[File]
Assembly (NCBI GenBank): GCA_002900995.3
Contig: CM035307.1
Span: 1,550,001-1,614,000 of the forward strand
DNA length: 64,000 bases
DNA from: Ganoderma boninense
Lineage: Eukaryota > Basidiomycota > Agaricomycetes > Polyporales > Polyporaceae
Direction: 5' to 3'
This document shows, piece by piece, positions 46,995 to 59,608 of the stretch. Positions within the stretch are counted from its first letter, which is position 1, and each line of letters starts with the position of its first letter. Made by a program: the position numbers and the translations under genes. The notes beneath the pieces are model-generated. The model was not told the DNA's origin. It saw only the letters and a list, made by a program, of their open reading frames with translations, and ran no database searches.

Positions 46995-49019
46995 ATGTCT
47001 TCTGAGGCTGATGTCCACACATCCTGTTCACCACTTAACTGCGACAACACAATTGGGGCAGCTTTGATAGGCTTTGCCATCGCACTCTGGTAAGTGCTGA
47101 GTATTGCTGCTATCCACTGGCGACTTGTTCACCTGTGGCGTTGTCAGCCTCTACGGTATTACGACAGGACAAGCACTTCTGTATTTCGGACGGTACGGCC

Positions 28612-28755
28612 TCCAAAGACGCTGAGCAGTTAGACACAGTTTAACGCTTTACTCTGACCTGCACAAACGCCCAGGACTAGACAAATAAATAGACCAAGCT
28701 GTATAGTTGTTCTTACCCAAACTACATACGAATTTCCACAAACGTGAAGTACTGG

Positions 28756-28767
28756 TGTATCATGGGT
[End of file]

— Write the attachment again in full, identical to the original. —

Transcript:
Assembly (NCBI GenBank): GCA_002900995.3
Contig: CM035307.1
Span: 1,550,001-1,614,000 of the forward strand
DNA length: 64,000 bases
DNA from: Ganoderma boninense
Lineage: Eukaryota > Basidiomycota > Agaricomycetes > Polyporales > Polyporaceae
Direction: 5' to 3'
This document shows, piece by piece, positions 46,995 to 59,608 of the stretch. Positions within the stretch are counted from its first letter, which is position 1, and each line of letters starts with the position of its first letter. Made by a program: the position numbers and the translations under genes. The notes beneath the pieces are model-generated. The model was not told the DNA's origin. It saw only the letters and a list, made by a program, of their open reading frames with translations, and ran no database searches.

Positions 46995-49019
46995 ATGTCT
47001 TCTGAGGCTGATGTCCACACATCCTGTTCACCACTTAACTGCGACAACACAATTGGGGCAGCTTTGATAGGCTTTGCCATCGCACTCTGGTAAGTGCTGA
47101 GTATTGCTGCTATCCACTGGCGACTTGTTCACCTGTGGCGTTGTCAGCCTCTACGGTATTACGACAGGACAAGCACTTCTGTATTTCGGACGGTACGGCC

Positions 28612-28755
28612 TCCAAAGACGCTGAGCAGTTAGACACAGTTTAACGCTTTACTCTGACCTGCACAAACGCCCAGGACTAGACAAATAAATAGACCAAGCT
28701 GTATAGTTGTTCTTACCCAAACTACATACGAATTTCCACAAACGTGAAGTACTGG

Positions 28756-28767
28756 TGTATCATGGGT